Thursday, September 16, 2010
the light in her dancing eyes...

I'd gotten home from work, silently changed into my grubbies and went out in the waning light to shear the last segment of the yard with the reel mower. I was marveling over the fact that I smeared one after another mosquito on my bare arms, sweat stinging my eyes. Hmph. Funny. I suppose humans buzz about when one of our lot dies, too, but we don't generally take up the same activity wot got our brethren or sistren dead. Undaunted, very phalanxes of skeeters took up the blood-thievery, and one after another they died where they drank. I would enter the house later with my arms freckled with skeeter corpses. So be it.

Back of the yard, by the fence. I hear another register of buzz, more a voice, really, above the din of my insect tormentors. Across the street, the older lady, Johnnie, is prattling at me, merrily, as though I can hear her clearly. She's smiling and I smile back. I push my little mower streetward as she talks on, scarcely drawing a breath.

She says she's wanted to talk to me but I'm always so busy. Shadows lean longer but I toil in her direction, my step quicker behind the spinning blades. I fight the urge to look back wistfully at the unmowed portion of the yard, thinking I should take a moment to talk to this neighbor. I look into her smiling eyes. I quickly surmise she's chattering excitedly about the prison mower- not having seen one of those in decades since her second husband had one of the infernal things. I gave up thinking of the task of mowing, the prospect of a good story looming.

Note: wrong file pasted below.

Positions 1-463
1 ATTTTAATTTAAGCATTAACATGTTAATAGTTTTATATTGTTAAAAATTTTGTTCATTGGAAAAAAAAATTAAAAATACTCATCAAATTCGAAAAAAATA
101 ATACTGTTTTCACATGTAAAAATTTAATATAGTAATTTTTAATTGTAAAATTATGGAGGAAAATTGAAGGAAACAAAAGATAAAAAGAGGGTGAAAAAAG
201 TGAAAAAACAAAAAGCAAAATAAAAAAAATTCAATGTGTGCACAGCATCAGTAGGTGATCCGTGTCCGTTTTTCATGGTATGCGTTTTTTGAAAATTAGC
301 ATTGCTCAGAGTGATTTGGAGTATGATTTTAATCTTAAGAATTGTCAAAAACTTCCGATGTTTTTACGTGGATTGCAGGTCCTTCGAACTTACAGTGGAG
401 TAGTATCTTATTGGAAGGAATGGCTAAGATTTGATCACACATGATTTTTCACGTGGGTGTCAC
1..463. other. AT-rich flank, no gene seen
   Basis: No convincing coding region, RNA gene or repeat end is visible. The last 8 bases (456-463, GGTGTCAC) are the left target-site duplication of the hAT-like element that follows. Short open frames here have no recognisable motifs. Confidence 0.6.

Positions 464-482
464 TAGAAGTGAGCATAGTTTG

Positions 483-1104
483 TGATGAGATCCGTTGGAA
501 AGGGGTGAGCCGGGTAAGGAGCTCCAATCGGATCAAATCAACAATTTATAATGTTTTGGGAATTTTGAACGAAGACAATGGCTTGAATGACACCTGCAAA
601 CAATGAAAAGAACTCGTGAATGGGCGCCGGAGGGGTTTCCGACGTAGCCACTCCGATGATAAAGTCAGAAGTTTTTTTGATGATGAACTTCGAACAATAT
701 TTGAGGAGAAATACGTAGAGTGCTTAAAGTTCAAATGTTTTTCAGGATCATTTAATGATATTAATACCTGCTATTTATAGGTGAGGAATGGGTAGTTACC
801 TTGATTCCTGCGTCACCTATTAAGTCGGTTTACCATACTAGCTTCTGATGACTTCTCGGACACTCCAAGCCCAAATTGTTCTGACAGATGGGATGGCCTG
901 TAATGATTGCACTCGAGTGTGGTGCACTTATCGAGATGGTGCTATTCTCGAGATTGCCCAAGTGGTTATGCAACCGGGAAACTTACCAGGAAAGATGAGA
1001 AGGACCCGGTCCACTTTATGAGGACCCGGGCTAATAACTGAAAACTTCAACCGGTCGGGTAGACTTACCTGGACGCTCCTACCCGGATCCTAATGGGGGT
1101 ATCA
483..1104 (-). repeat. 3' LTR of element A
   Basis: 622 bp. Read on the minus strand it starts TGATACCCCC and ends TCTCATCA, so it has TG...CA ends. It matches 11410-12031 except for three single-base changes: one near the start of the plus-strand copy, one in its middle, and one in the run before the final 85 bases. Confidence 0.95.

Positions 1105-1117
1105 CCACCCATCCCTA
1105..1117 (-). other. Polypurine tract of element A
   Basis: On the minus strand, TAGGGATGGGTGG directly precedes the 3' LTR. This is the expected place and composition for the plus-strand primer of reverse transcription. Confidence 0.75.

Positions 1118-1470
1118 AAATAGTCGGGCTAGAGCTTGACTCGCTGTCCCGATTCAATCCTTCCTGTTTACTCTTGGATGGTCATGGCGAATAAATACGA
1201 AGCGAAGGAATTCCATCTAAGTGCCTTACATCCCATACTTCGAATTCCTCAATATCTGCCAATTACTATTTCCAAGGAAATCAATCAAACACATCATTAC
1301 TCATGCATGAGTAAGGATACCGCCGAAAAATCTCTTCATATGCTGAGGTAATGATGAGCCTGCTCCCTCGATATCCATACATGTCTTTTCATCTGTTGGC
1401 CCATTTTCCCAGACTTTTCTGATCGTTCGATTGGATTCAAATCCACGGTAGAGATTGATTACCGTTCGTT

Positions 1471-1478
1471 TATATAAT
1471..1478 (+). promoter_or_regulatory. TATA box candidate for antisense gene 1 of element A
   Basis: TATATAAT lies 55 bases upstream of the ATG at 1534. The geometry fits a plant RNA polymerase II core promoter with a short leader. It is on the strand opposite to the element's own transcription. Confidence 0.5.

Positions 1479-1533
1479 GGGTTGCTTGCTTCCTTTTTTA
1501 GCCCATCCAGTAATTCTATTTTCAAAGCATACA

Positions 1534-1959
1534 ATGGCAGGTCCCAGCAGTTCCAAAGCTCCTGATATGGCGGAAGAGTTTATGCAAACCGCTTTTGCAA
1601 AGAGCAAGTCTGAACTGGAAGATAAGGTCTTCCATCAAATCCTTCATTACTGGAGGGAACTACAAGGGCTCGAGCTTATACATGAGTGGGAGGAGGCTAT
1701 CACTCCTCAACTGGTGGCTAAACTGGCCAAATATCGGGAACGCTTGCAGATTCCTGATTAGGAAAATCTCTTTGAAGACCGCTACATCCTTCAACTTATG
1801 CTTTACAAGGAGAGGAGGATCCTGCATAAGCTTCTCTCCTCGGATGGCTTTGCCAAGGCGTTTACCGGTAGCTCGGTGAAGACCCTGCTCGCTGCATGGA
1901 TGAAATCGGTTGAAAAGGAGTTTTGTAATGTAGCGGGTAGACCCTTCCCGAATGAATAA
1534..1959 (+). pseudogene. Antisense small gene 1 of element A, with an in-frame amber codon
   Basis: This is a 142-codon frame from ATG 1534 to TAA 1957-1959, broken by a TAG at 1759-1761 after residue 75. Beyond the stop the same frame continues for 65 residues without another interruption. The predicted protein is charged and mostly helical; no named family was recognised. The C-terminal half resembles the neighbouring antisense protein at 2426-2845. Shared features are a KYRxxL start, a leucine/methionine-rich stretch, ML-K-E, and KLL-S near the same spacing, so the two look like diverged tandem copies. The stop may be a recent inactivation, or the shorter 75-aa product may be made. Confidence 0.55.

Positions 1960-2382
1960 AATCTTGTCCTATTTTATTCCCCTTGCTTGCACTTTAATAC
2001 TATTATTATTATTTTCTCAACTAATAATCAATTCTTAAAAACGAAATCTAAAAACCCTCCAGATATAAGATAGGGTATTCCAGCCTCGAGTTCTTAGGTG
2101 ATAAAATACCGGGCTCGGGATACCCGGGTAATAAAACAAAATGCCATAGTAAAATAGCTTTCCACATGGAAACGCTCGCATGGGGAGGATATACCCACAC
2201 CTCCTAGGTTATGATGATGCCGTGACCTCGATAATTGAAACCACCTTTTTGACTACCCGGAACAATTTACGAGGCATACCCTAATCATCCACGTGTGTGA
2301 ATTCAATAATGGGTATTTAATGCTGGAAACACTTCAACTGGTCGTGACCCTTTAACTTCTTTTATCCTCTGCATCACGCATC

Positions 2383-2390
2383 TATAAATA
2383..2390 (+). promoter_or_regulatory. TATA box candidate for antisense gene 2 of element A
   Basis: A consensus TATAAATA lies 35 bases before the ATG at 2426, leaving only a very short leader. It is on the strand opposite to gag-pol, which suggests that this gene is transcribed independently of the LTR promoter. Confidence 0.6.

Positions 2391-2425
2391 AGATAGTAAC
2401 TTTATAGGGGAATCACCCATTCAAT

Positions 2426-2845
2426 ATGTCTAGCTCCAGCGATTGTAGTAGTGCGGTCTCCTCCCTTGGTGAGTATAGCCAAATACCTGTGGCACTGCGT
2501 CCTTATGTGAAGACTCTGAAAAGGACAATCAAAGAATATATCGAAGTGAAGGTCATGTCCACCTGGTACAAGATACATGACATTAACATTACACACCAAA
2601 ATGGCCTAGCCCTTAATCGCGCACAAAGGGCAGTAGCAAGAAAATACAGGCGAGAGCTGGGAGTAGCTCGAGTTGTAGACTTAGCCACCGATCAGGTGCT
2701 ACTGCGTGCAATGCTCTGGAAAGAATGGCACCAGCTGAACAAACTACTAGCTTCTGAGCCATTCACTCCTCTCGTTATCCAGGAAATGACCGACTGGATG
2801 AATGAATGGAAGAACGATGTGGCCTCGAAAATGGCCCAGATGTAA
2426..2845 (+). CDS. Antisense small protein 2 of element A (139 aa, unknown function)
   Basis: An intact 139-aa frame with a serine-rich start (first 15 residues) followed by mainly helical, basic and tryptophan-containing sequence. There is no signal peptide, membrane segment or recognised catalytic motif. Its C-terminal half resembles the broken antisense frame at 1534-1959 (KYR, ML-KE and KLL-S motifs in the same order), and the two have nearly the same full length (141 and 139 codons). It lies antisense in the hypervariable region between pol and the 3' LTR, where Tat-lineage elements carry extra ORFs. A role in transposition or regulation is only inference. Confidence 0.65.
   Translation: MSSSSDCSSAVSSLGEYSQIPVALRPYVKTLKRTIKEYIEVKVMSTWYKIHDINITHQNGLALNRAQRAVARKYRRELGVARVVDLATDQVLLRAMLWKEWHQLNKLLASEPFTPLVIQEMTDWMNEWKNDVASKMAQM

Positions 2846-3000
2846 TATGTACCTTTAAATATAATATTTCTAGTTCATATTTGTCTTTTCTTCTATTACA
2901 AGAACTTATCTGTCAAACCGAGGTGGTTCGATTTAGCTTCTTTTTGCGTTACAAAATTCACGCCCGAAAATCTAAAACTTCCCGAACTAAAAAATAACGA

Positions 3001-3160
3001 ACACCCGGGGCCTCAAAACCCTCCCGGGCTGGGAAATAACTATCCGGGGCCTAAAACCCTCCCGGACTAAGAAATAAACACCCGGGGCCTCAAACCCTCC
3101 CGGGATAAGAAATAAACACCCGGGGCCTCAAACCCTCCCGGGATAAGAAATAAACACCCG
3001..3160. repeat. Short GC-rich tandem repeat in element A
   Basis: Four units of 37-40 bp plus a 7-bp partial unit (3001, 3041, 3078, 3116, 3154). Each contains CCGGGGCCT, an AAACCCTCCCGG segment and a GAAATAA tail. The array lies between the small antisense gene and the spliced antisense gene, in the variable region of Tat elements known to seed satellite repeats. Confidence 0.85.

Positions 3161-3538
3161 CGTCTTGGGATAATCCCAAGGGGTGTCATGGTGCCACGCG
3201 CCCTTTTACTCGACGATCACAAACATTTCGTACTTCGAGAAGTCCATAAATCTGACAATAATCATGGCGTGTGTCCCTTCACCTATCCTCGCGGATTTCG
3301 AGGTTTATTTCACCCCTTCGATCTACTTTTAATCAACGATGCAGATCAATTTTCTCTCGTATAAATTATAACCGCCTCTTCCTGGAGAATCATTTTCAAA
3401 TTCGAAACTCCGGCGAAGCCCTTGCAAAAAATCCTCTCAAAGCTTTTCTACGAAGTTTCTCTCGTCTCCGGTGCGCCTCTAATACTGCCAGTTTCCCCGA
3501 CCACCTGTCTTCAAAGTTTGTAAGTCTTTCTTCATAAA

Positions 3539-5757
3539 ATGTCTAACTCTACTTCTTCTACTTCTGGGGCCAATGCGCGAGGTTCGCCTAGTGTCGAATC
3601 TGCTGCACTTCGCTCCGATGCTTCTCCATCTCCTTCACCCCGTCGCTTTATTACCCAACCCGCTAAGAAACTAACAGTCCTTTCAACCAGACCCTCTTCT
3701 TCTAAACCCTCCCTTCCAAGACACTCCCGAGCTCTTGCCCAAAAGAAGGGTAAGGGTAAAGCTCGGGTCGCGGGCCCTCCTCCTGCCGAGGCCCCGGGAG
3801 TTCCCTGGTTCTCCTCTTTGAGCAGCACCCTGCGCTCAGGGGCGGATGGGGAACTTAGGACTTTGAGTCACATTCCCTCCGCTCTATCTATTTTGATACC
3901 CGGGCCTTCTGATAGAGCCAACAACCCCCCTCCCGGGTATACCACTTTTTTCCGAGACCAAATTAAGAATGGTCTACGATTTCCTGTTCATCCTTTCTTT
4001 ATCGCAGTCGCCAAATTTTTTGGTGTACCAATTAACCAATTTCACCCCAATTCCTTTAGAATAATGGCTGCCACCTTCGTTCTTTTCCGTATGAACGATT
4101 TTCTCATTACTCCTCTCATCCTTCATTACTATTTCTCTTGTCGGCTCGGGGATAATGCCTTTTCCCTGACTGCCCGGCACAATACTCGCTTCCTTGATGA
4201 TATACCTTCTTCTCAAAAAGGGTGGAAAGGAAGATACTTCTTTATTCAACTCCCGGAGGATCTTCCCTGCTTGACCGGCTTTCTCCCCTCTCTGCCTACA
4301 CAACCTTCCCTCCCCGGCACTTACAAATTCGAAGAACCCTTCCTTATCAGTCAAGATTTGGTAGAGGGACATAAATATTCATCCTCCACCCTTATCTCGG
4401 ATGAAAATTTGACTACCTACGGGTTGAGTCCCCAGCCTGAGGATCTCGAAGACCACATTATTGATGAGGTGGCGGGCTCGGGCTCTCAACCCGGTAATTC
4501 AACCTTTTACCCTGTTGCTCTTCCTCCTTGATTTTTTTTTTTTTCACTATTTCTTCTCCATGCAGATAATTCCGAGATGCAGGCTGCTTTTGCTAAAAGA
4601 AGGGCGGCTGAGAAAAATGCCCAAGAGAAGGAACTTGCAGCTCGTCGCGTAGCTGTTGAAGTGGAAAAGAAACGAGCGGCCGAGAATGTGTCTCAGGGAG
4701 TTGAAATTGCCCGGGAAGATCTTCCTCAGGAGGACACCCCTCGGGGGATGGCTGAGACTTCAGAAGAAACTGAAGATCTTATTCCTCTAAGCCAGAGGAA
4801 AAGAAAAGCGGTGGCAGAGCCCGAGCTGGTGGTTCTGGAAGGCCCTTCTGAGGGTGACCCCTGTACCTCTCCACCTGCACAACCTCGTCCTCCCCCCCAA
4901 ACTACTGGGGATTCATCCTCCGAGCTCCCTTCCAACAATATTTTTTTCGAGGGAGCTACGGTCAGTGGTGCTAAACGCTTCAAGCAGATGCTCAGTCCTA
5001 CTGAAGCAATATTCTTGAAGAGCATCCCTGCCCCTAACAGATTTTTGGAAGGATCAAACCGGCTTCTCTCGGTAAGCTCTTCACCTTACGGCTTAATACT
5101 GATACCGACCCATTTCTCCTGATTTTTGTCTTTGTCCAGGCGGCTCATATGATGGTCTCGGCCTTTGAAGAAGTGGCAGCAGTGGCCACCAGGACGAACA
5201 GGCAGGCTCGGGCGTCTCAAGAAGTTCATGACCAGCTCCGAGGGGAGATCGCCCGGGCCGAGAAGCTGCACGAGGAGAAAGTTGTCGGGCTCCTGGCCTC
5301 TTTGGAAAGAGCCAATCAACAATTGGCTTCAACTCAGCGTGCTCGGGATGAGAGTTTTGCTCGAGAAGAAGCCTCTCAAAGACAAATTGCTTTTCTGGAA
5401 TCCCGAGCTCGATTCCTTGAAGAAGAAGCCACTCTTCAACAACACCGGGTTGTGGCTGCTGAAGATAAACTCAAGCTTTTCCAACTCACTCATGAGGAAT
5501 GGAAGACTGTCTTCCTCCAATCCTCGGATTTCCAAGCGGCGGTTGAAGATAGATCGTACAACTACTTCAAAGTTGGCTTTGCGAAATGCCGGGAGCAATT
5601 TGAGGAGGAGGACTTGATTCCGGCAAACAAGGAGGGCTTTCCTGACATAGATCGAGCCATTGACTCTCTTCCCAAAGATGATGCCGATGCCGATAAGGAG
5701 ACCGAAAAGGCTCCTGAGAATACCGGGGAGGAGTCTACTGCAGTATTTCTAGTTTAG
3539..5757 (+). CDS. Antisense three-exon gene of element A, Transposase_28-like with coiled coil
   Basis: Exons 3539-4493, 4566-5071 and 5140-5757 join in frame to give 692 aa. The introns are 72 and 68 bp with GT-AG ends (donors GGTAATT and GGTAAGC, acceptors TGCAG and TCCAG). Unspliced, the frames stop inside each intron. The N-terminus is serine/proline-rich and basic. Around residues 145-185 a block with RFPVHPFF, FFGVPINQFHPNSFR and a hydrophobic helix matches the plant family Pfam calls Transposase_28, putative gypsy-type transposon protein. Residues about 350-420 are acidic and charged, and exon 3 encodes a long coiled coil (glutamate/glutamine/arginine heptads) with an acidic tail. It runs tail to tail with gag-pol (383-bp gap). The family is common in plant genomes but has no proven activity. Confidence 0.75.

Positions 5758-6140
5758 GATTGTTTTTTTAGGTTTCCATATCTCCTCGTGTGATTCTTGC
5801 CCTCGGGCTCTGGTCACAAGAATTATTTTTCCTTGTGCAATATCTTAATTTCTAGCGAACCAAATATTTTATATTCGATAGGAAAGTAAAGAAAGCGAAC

She was wearing a butter-yellow tank top with a little white lace dickey for modesty. I'm thinking she's probably late 70s. Damned adorable, for all that. A short, pixieish cut of her straight white hair belies the absolute cuteness of the woman. Here, I think, is someone who-- like me (if I flatter myself)-- defies what society would say is seemly for a woman her age. She has a lovely, warm way about her. Why should she succumb to matronly or elderly if she doesn't feel that way? I could see what an old goat would be smart to chase in her.

She said she was glad to see this house occupied, porchlight on every night. That it comforted her to see someone planting things and fussing over the place. Her piano teacher lived here and she took lessons in this house when she was a girl...

She said there'd been a boy she was quite taken with in high school. Loved him, really. He'd gone off overseas and she got married. He was in the armed forces in Alaska-- well, it was overseas at the time, she'd said. Her first marriage didn't work out and she soon remarried. They were very happy for 21 years, had several children, and the youngest was 12 when he died. Then one day a friend told her that the high school beau was back in the county. They ran into each other, he took her out and seemed to pick up where they'd left off. He'd never married, but soon was talking to her about marrying. She said no, no, had been married twice, it was enough. He said "we'll see..." She said they started dating in October and married in January. Married for 30 years. Her laugh was free, delighted at the way life surprised her into betraying her protestations of twice having been enough.

It was funny and oh-so-fetching, the way she spoke of the getting of love, the re-emergence of the thwarted romance of youth, and that he'd died was not the important part of the story to tell. No. Death was a non-event. He had been here, they'd had a second chance, and they had loved.
Written by phlegmfatale
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Name: Phlegmfatale
Location: Elsewhere, Texas, USA

I'm not whining;
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